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Approved research

Surface based neuroimaging analysis to advance understanding of neurologic conditions

Principal Investigator: Dr Kathleen Bandt
Approved Research ID: 51587
Approval date: March 29th 2020

Lay summary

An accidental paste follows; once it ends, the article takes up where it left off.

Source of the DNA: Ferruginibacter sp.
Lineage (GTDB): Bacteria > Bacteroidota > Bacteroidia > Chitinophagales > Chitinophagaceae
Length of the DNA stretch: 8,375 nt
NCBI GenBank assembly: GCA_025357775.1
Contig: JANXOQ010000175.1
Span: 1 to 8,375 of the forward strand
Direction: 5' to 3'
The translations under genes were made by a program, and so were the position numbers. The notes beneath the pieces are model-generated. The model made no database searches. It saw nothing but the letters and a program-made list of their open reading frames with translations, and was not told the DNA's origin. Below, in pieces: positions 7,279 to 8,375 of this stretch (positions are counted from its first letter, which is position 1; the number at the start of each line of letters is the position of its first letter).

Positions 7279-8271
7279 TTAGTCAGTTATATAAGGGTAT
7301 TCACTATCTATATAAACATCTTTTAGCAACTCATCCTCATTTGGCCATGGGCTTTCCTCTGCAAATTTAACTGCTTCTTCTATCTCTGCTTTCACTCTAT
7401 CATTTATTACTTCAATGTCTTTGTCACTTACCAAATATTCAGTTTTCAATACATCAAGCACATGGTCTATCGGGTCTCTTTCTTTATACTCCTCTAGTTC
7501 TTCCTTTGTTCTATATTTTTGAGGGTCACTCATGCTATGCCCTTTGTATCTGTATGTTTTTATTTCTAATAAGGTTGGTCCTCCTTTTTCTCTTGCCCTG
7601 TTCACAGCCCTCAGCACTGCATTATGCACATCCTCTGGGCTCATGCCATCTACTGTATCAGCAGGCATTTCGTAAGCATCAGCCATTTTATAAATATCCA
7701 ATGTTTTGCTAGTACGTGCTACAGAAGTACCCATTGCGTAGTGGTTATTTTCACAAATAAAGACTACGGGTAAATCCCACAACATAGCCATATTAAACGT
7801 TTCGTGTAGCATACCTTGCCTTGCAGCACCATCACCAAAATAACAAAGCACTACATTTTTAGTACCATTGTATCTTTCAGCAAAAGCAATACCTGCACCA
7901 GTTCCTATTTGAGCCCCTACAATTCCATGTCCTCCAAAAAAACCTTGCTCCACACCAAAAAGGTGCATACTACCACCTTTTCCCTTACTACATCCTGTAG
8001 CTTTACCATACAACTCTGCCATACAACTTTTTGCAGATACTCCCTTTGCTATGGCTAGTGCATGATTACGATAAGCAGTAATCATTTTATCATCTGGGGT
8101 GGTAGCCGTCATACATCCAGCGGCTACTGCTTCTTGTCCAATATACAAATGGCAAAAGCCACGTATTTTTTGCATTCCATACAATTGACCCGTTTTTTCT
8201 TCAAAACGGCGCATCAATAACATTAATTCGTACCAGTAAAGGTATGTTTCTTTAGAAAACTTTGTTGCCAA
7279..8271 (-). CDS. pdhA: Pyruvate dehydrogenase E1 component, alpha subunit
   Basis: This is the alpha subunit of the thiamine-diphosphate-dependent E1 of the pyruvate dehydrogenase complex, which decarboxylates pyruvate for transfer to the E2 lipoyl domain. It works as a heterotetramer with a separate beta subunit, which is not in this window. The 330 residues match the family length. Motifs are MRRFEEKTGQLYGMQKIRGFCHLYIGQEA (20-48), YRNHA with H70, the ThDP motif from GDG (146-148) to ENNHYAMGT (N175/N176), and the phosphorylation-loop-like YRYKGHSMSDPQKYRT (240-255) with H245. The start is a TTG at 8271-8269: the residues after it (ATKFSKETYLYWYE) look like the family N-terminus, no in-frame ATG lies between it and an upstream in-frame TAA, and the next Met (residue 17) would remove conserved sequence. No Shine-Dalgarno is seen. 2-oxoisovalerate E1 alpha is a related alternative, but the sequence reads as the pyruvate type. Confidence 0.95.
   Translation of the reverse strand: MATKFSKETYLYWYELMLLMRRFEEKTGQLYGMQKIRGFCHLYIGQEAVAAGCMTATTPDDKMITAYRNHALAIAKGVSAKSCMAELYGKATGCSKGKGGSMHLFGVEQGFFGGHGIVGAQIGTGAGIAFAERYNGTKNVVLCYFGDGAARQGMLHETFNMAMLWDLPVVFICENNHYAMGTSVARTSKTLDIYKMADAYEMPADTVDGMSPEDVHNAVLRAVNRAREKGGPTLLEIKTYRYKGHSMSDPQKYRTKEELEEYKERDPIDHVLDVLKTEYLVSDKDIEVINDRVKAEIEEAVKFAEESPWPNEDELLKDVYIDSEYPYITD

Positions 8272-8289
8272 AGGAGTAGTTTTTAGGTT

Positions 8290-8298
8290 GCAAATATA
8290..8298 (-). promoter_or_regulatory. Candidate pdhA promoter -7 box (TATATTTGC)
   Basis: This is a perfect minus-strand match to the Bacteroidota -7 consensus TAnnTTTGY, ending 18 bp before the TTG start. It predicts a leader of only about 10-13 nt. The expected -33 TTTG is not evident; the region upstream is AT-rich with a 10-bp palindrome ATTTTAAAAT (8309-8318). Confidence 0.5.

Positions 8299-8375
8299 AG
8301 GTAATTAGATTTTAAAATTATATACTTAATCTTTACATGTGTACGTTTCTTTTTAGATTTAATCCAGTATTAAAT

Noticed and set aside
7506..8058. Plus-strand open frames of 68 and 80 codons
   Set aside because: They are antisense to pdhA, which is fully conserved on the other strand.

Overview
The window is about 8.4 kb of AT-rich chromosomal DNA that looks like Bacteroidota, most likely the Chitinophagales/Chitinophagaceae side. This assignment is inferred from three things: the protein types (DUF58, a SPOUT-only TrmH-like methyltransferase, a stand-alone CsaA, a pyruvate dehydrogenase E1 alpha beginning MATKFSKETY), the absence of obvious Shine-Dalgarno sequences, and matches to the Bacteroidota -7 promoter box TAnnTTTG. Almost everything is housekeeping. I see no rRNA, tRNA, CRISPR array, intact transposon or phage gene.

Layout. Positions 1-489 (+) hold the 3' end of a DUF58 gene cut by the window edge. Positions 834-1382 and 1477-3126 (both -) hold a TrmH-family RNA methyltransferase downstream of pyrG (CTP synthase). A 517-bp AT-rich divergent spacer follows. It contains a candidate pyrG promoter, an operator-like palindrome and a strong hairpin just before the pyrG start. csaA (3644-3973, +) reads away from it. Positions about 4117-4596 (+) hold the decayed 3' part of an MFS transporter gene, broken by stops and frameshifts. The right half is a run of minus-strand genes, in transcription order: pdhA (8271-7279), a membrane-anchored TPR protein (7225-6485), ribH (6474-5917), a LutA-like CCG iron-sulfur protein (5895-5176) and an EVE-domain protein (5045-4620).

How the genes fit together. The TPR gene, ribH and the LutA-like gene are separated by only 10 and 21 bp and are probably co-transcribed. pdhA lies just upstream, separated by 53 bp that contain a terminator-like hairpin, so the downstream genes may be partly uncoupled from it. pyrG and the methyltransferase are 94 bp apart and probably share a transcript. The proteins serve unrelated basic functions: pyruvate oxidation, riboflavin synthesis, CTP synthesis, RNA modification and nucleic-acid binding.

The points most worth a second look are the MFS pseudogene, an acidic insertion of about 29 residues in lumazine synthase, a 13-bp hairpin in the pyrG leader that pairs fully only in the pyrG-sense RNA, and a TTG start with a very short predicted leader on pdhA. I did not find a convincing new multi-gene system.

We propose the application of a novel approach to brain imaging analysis, surface-based deep learning (SBDL), to the study of a variety of neurologic disorders including epilepsy, Alzheimers Disease (AD), autism and chronic pain. This is an entirely novel approach to brain imaging analysis and was developed by my team at Northwestern University. Deep learning is a machine learning technique becoming increasingly prevalent due to its outstanding performance in fields such as computer vision, medical imaging and artificial intelligence. The strength of this method is to learn the most relevant features without any prior knowledge of the data. Using our method, we have been able to successfully predict both age and gender accurately in healthy control subjects. The next phase of developing this method is to extend its application into disease states in order to explore its utility in predicting clinically relevant variables and informing clinical outcomes. The expected value of this research is to advance our understanding of a variety of neurologic conditions using this novel technique for neuroimaging analysis. Given that our method has been used to successfully predict demographic information in healthy controls, we therefore believe it will be robust in its ability to predict clinically relevant disease variables and clinical outcomes in patients suffering from neurologic conditions. We propose an initial 3 year period of time to explore the use of our method to a variety of neurologic conditions. On a longer term basis, these investigations have the potential to significantly impact our understanding of these conditions, inform patient and family counseling at the time of diagnosis and identify novel treatment targets in these conditions which collectively affect hundreds of millions of individuals around the world.